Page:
Researchers at the University of California (UC) Berkeley have created cyborg bacteria that can efficiently use solar energy to produce some useful chemicals. According to researchers, these bacteria can convert a mixture of cadmium and amino acid cysteine into a special type of nanoparticles, and by using these nanoparticles, they can convert solar energy into useful chemicals.

Chlorophyll is relatively inefficient in capturing sunlight

Plants are the primary source of food and energy for the most animal life on Earth. Plants create food with the help of photosynthesis process.

In photosynthesis, green pigment chlorophyll absorbs the light from the Sun and converts it into energy. Carbon dioxide (CO2) and water are also used in this process.

While chlorophyll enables plants to create their own food, scientists believe chlorophyll is relatively inefficient in capturing sunlight, and we need to find more efficient ways to harvest the Sun’s light to fulfill our growing needs for energy.

In the past decades, many researchers have attempted to create artificial photosynthetic systems to convert sunlight into useful compounds, but most of them failed in their endeavor. The new research focuses on cyborg bacteria to harness sunlight and convert it into useful chemicals.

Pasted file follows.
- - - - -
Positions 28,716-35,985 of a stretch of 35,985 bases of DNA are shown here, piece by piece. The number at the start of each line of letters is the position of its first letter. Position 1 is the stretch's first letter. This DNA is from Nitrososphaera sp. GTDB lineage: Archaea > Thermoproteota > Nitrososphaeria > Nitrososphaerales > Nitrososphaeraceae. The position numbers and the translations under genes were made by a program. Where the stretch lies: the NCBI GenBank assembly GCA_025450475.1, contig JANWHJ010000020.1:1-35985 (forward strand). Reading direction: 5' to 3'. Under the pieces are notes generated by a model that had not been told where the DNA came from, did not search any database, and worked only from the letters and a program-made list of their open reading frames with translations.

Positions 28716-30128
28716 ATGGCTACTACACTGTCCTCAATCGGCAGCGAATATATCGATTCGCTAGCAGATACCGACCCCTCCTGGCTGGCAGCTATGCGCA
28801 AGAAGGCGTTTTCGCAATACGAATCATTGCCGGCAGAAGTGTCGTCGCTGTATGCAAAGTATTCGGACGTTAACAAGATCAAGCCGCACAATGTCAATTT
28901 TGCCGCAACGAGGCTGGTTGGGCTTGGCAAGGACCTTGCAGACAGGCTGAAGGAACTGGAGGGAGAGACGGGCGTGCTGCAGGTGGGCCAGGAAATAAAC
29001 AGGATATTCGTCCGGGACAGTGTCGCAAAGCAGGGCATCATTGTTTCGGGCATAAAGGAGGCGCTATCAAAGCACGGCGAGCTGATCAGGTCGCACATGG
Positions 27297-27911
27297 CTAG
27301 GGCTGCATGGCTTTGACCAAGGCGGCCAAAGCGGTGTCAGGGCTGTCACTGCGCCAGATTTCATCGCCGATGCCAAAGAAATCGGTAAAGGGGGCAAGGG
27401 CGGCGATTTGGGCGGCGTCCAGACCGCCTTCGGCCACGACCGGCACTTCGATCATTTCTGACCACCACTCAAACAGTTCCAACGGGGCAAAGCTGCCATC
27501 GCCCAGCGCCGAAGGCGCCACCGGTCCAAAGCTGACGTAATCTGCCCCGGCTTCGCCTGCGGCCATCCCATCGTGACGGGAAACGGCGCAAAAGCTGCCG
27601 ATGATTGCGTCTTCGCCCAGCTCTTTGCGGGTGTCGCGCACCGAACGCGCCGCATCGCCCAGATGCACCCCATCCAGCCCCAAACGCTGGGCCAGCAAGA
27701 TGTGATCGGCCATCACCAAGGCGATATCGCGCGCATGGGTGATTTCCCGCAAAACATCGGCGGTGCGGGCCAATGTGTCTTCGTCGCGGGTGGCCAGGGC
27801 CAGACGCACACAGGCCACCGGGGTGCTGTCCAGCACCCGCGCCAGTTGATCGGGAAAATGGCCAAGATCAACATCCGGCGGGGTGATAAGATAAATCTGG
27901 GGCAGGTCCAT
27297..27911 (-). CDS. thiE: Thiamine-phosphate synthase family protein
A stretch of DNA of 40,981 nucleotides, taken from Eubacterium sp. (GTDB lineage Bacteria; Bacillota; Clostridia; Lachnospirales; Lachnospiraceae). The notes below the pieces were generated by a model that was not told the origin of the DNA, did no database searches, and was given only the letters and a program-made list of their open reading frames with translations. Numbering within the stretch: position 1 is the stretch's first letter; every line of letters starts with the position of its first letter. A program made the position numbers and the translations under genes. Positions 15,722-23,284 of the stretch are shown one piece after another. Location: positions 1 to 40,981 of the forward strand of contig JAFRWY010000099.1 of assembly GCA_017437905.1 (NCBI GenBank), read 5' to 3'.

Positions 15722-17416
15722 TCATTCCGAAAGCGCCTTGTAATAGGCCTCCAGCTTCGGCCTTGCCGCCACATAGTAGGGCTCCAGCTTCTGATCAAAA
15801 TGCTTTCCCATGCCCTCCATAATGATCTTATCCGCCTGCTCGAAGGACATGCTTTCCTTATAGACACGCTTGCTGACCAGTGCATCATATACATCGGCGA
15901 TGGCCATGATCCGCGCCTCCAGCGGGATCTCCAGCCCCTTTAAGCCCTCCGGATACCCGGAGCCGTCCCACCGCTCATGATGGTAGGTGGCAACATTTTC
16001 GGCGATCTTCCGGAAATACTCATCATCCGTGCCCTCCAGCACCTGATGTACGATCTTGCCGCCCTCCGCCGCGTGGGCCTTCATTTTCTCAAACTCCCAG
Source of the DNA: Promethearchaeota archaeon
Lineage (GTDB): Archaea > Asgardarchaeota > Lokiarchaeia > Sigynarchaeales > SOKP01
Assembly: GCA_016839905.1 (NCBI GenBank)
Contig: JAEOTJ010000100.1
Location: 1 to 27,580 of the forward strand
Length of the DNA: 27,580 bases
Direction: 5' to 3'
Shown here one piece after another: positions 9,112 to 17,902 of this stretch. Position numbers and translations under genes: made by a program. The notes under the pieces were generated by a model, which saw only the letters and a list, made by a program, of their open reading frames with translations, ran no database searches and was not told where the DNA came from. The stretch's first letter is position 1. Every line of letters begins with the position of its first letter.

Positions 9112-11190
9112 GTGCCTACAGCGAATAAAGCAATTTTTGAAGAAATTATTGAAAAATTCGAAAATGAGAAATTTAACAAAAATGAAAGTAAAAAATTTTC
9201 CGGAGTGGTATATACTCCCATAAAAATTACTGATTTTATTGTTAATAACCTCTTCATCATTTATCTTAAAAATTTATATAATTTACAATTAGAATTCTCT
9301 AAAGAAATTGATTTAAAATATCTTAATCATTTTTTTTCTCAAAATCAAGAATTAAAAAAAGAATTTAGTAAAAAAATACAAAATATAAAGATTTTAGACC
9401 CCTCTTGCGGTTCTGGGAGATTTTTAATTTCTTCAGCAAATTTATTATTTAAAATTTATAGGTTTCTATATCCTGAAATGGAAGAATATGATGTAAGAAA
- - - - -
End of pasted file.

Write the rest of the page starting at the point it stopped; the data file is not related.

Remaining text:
Moorella thermoacetica was fed with a mixture of cadmium and amino acid cysteine

In this study, UC researchers used Moorella thermoacetica, a nonphotosynthetic bacterium that consumes CO2 to produce Acetic Acid during respiration. Acetic acid is a versatile chemical and is generally used to make a variety of organic compounds and pharmaceuticals chemicals.

UC researchers fed Moorella thermoacetica with a mixture of cadmium and amino acid cysteine, and were surprised to find that the bacteria converted this mixture into cadmium sulfide (CdS) nanoparticles. According to researchers, CdS nanoparticles covered the bodies of Moorella thermoacetica. Researchers have named this hybrid organism as M-thermoacetica-CdS.

It was also observed that these cyborg bacteria could easily produce acetic acid using sunlight, water, and CO2. Moreover, they demonstrated 80% efficiency in converting sunlight to energy—much higher than the 20% efficiency of chlorophyll.

According to researchers, the best part of this process is its self-replication, which makes it a zero-waste technology. Peidong Yang, a chemistry professor at uc berkeley, says his team is now working to find more benign light absorbers that could be used with these bacteria. Professor Yang says this technology has the potential to reduce high levels of CO2 from the atmosphere, and it could also help in reducing human reliance on fossil fuels.

This research was funded by the U.S. Department of Energy and the National Science Foundation, and its detailed findings were presented this week at the annual meeting of the American Chemical Society in Washington, D.C.